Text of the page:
As already stated all the other cards are useful against more than one specific deck, so it's better to explain the matchups more in detail than talk about the cards.

Let's start with the easy ones, the matchups against aggressive decks.

White Weenie

A very easy matchup, you really only care about Guardian of The Guildpact and Squadron Hawks, so, if you can, save your counters for those. if they manage to land a (Guardian of the Guldpact) then you have to set up the Capsize-Glimmerpost combination to stay alive, so play accordingly.

Sideboarding: -1 Negate, +1 Ancient grudge

Negate is almost dead, Grudge helps against Bonesplitter and Razor Golem.

Mono-Black Control

I consider this matchup easy, since I have been winning it far more than I've been losing, but with the right draws they are capable of stealing the match. Developing your manabase is the most important thing, since it allows you to cast (Mulldrifters), Oracles and other draw spells from the top of your deck if they manage to destroy your hand. Sea Gate Oracle is by far the best card for you to have in the early game, since not only it stops their attacks but also helps in getting back from their discard spells. Remember that they have Corrupt, depending on your life total it might either be a problem or a spell you really don't care about.

Sideboarding: usually none, if they are heavy on land destruction +1 Negate, -1 Prohibit.

Affinity

Another favorable matchup but you still have to fear their broken starts . Flame Slash is extremely important to be able to deal with the infinite amount of 4/4s they can pop out so don't waste it on unimportant creatures. If you have the possibility it's often right to hold on countermagic on turn 2, to hit one 4/4 or an Atog.

Sideboarding: -2 Condescend, -1 Prohibit, -1 Capsize, -1 Negate, +3 Hydroblast, +2 Ancient Grudge.

After boarding the countermagic gets taken out, since it is far too unreliable in the early game as they can easily play the wrong threat for the counterspell you're holding.(.Mana Leak) is fine and you get to keep it. Capsize is far too slow to be useful. Hydroblast provides an answer to Atog, who is such a huge problem, and also hits Pyroblast or Raze from their sideboard. Grudge acts as Flame Slash 5-6, and it's far better than stuff like Gorilla Shaman or Shattering Pulse since it is much uch cheaper!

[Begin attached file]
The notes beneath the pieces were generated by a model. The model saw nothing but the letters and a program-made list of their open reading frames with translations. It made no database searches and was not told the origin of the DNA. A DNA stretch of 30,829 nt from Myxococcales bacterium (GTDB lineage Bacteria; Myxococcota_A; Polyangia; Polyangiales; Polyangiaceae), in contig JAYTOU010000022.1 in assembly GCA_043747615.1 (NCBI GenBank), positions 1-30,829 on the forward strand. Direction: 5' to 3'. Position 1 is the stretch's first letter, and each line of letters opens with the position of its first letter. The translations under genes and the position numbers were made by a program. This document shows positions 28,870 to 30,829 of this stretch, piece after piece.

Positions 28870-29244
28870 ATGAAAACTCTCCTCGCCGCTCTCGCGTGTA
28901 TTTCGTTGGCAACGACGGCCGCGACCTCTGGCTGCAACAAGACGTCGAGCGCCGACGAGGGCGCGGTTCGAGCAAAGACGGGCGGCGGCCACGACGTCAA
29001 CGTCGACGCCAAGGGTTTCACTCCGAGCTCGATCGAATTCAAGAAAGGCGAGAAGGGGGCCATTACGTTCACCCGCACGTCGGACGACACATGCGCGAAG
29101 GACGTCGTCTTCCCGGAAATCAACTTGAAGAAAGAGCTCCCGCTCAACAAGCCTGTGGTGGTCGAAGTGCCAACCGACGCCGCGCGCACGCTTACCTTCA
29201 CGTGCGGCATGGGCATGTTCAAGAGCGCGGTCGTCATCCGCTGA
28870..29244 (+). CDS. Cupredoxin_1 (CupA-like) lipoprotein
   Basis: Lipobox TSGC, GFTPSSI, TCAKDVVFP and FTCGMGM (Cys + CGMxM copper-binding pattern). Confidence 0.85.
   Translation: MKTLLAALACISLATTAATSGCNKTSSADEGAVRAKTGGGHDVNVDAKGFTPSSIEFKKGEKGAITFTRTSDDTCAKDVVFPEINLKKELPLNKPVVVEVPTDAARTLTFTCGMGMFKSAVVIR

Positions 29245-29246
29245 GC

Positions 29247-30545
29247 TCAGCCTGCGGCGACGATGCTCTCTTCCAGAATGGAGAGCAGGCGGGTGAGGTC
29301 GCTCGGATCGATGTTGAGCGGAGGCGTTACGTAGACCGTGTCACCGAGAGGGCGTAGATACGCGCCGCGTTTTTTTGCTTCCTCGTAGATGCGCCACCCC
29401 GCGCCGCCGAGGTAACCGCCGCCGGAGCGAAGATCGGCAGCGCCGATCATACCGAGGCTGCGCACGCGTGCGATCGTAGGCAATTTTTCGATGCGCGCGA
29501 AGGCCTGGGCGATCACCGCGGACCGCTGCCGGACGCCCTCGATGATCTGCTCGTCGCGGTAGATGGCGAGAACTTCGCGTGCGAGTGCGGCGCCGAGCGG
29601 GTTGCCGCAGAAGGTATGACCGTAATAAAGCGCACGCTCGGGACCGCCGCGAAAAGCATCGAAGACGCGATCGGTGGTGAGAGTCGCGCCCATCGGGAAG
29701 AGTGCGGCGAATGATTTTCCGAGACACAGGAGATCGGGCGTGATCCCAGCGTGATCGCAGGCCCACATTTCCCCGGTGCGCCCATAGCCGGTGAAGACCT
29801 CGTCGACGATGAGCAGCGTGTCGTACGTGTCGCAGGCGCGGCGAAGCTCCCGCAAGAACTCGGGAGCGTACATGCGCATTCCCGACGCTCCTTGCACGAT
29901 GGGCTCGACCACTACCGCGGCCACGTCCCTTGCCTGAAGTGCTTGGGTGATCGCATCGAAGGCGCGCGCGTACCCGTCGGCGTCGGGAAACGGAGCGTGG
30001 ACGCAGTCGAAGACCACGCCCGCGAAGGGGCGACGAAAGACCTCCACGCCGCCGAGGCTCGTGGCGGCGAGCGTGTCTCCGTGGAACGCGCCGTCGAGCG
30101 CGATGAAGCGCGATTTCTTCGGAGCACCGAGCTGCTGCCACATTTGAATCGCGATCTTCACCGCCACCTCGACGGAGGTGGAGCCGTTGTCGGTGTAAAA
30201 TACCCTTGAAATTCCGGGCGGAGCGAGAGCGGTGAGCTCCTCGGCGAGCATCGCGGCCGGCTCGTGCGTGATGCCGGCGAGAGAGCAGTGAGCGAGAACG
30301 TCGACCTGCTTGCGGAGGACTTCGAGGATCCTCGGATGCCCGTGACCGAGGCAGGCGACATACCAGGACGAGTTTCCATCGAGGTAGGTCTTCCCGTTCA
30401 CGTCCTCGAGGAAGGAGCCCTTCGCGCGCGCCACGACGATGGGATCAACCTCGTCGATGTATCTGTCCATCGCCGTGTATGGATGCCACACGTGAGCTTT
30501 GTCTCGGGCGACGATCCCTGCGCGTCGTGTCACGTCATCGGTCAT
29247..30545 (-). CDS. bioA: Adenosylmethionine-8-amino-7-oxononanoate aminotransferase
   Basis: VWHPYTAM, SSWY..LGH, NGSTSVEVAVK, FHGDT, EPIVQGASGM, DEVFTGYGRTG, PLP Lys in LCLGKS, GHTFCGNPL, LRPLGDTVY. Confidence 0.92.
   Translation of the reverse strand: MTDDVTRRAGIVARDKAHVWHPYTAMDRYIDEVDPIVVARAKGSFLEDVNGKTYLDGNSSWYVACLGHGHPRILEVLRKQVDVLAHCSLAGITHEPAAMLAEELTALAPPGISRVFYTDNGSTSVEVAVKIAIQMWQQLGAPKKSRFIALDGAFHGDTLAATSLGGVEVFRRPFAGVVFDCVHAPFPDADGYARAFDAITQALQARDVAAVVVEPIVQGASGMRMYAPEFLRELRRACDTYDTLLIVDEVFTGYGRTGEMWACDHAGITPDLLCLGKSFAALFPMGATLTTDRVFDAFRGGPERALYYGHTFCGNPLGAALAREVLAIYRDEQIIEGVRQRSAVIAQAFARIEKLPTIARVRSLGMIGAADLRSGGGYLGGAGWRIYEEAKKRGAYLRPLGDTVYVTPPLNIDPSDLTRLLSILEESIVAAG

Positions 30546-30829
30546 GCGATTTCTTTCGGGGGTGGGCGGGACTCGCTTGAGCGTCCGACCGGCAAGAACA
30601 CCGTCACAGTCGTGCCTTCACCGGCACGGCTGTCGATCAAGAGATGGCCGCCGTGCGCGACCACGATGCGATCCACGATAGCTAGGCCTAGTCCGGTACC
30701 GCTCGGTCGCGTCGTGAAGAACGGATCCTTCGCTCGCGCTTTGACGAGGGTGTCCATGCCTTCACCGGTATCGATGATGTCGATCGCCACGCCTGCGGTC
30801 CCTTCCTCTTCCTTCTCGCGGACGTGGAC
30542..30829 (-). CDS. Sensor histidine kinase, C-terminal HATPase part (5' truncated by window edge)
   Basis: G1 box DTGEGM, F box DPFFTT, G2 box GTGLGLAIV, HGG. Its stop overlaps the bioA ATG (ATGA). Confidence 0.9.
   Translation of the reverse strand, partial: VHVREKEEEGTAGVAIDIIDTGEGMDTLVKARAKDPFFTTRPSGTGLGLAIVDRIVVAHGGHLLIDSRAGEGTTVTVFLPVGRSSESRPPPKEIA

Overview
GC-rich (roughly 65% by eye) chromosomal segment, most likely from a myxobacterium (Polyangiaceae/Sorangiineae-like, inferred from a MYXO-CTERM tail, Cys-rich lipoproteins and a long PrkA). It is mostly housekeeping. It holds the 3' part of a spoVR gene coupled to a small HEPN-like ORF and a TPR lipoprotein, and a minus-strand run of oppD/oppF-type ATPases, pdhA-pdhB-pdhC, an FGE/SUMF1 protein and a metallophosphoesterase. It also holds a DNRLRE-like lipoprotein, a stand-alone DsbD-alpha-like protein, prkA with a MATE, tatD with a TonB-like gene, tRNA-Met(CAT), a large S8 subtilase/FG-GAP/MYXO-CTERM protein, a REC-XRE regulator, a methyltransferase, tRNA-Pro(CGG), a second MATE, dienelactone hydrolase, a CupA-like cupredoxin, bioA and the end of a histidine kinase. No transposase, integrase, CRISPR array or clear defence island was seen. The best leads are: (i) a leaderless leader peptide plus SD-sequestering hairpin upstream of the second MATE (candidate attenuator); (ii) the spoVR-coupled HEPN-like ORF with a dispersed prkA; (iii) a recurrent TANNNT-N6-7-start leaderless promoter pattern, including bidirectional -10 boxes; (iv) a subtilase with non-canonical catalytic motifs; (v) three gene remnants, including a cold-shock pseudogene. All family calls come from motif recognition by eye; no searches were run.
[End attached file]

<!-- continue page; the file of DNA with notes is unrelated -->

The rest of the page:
Goblins

Goblins is favorable but again you have to watch out for broken starts on their part. it is extremely important to have cheap removal to play in the first couple turns, then you ideally want to want to play your creatures that will provide some card advantage while also advancing your board. If they have Goblin Sledder or Mogg Raider you should play your removal at sorcery speed.

Sideboarding: -1 Capsize, -1 Mana Leak, -2 Condescend, -1 Negate, +3 Hydroblast, +2 Seismic Shudder.

Again you get to take out counterspells and Capsize, since both are far too slow to be effective. Play around Pyroblast, it's often better to just play a red removal spell instead of tapping out for Mulldrifter when they could potentially have the blast since, if they do, the tempo swing is devastating!

Infect

Infect is instead a though matchup. You have to mull aggressively for a hand that contains some form of cheap removal. Play the removal at sorcery speed so if they have pump spells you do not take additional poison. Even better, try to play removal when they are tapped out, so they have to "waste" an Invigorate or lose the creature. After stabilizing ALWAYS keep counterspells up, they have very few creatures so countering one will probably buy you a lot of time.

Sideboarding: - 1 Rolling Thunder, -1 Negate, +2 Curfew

This time counterspells and Capsize stay in: Capsize is okay as a three mana bounce spell, the counters are better than the removal in this matchup. Rolling Thunder is terrible when aimed at a creature due to all the pump spells they play and it's not needed later, you can easily win with Mulldrifters after stabilizing. Negate gets the axe since you really want to counter their creatures and not their spells.

Time to delve into the other matchups! Let's start with the mirror match.

UR Cloudpost

So, obviously, in the mirror whoever draws more Cloudpost gets a huge advantage. Drawing cards is important but at the same time what really matters it's the quality of the cards you draw, since all the creatures and the removal spells are of little use in this matchup. The most effective way to win game one is to start bouncing the opponent lands with Capsize. This is easier said than done since the opponent will, of course, try to do the same. Therefore, do not blindly throw the Capsize out there as soon as you can but be careful, try to have one or more counterspells for protection and wait until the opponent taps most of it's land or until you're confident that you're gonna win the resulting counterwar anyway. Also, watch out for the clock, the match is gonna be a long one so keep in mind when to scoop to save time or when to keep playing to waste your opponent time.

Sideboarding: -3 Lightning Bolt, - 4 Flame Slash, -2 Steamcore Weird, +2 Ulamog's Crusher, + 2 Pyroblast, +3 Hydroblast, +2 Negate.